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Sentences like the following sound strange to me, and I somehow "feel" they are incorrect.

I will be in the room in 10 minutes.
I will go to New York to meet my friend.

Is it correct to use the same word multiple times in the same sentence? If not, what are the right sentences?

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    Why downvote? I am trying to learn. Anything wrong with asking a question if I do not understand? – user207 Jan 31 '13 at 6:24
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    @Parag: That can be a thorny issue. On the surface, there's nothing wrong with asking a question when you are trying to learn. On the other hand, basic answers to simple questions which can be readily found with a simple search can garner downvotes, because some folks will wonder why you didn't answer your own question with a little bit of research. (If you hover over a question's downvote button, you'll see a message about that.) As a general rule, it's considered good practice to include a sentence or two about where you tried to find an answer, and why you're still confused. – J.R. Jan 31 '13 at 9:02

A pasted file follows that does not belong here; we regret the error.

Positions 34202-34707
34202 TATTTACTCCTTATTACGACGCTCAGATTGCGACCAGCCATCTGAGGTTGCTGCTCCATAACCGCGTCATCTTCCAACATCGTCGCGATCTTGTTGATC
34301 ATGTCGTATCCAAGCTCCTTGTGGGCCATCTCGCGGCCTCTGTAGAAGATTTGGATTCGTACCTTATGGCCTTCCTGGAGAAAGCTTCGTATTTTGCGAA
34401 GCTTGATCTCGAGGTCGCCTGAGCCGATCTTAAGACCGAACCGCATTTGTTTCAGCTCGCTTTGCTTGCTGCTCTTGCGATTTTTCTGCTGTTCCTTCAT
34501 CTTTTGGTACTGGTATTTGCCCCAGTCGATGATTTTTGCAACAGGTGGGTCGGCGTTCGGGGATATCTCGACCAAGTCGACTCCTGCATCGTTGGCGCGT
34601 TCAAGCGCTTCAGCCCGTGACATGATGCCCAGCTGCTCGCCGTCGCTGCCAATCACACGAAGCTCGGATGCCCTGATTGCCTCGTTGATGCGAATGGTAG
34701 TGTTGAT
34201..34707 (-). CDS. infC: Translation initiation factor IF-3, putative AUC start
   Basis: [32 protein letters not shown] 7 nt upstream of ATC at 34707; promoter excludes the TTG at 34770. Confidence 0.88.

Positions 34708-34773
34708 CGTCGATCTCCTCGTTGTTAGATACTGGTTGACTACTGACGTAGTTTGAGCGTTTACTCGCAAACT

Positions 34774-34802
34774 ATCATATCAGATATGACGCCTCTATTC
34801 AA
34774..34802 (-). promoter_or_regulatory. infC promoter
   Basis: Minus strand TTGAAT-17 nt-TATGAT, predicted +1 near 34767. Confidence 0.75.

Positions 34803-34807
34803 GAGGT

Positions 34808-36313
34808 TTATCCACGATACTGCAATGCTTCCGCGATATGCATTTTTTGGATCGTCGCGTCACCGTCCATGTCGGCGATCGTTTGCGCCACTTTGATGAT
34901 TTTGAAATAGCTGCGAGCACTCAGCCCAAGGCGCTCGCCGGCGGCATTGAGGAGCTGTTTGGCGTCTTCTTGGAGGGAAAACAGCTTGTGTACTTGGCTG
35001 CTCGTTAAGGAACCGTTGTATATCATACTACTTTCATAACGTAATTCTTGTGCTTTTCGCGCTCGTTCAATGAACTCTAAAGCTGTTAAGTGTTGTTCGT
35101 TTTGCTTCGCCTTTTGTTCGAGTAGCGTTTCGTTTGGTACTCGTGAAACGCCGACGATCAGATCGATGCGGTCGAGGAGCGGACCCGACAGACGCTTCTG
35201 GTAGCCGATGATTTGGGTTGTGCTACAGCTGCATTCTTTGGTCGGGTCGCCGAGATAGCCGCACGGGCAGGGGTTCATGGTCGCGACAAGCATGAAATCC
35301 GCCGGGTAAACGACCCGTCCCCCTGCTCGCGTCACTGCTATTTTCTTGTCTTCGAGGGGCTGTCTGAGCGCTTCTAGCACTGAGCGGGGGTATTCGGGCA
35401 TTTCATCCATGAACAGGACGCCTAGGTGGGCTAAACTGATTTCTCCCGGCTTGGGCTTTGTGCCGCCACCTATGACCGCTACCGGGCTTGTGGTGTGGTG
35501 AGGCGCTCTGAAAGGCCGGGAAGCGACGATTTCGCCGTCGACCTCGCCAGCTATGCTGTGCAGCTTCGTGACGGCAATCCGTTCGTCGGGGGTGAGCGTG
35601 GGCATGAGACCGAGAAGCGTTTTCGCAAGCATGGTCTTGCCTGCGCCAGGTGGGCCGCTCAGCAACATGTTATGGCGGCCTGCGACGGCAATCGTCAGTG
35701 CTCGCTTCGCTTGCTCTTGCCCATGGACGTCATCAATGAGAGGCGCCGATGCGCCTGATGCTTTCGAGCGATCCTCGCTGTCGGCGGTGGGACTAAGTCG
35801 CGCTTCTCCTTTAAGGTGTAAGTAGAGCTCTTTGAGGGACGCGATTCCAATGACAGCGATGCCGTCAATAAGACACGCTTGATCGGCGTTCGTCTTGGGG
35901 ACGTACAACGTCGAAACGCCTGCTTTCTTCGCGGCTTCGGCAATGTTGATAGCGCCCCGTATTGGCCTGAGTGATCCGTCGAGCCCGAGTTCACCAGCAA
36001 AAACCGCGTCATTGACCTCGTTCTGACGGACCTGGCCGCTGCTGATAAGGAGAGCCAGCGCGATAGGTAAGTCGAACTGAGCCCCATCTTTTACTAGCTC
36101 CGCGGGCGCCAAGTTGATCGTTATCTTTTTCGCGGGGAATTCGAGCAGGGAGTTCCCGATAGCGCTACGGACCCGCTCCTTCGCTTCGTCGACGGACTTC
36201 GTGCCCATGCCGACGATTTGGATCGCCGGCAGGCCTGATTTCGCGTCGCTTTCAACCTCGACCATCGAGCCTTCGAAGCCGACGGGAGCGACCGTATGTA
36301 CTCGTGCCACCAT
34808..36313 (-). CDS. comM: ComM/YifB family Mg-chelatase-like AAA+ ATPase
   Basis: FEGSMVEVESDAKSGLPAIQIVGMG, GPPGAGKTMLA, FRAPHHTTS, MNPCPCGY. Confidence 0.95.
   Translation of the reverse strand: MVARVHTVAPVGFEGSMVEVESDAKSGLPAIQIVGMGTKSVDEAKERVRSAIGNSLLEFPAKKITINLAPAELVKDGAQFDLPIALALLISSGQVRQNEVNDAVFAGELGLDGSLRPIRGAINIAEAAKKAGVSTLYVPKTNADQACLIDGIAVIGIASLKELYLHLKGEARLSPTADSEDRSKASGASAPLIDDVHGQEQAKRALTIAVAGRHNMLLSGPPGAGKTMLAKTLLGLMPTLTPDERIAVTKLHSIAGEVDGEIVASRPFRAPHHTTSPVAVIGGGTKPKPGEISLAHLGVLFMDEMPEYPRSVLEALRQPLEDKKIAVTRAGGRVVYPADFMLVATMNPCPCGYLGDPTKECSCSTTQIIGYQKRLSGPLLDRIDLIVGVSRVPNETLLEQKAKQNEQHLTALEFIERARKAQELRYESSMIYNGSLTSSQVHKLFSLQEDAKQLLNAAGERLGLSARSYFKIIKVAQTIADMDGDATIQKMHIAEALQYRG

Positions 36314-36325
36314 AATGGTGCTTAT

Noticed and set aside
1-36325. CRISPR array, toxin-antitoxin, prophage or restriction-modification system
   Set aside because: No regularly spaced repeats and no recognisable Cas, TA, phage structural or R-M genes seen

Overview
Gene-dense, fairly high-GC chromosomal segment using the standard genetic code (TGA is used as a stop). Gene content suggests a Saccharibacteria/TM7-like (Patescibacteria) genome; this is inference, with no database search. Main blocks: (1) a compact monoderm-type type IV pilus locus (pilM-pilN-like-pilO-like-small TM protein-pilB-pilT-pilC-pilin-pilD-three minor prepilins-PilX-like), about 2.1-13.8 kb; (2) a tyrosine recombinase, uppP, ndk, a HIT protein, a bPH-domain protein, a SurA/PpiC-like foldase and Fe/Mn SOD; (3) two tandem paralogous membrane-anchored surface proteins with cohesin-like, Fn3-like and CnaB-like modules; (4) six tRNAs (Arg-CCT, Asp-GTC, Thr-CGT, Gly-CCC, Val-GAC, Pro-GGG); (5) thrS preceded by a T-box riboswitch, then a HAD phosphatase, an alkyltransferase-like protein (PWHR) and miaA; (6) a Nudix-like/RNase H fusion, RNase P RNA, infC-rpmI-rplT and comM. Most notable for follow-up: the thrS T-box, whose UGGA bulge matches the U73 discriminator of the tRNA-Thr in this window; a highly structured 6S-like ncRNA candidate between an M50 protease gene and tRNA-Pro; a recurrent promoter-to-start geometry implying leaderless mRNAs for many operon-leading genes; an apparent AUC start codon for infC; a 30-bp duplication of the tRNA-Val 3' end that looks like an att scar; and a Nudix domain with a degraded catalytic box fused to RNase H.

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Neither of those sentences is incorrect, and I'd venture to say they do not even sound awkward.

Using the same word twice in a sentence – particularly when the word in question is a preposition – won't cause a native reader to blink twice.

There are even a few words in English that are used back-to-back once in a while, such as had and that:

The two had had an almost classic friendship. (D.H. Lawrence, The Rainbow)

I never could make him understand that that was what civilized people ought to do (A. Huxley, Brave New World).

Common sense rules apply, though. A single word used too often in a sentence will eventually start to read awkwardly, depending on how many times the word is used, how close together those words are in the sentence, and what the meanings of those words are. The infamous "Buffalo sentence," for example, may be grammatically correct, but it's really just a novelty, and wouldn't be useful in any form of real communication.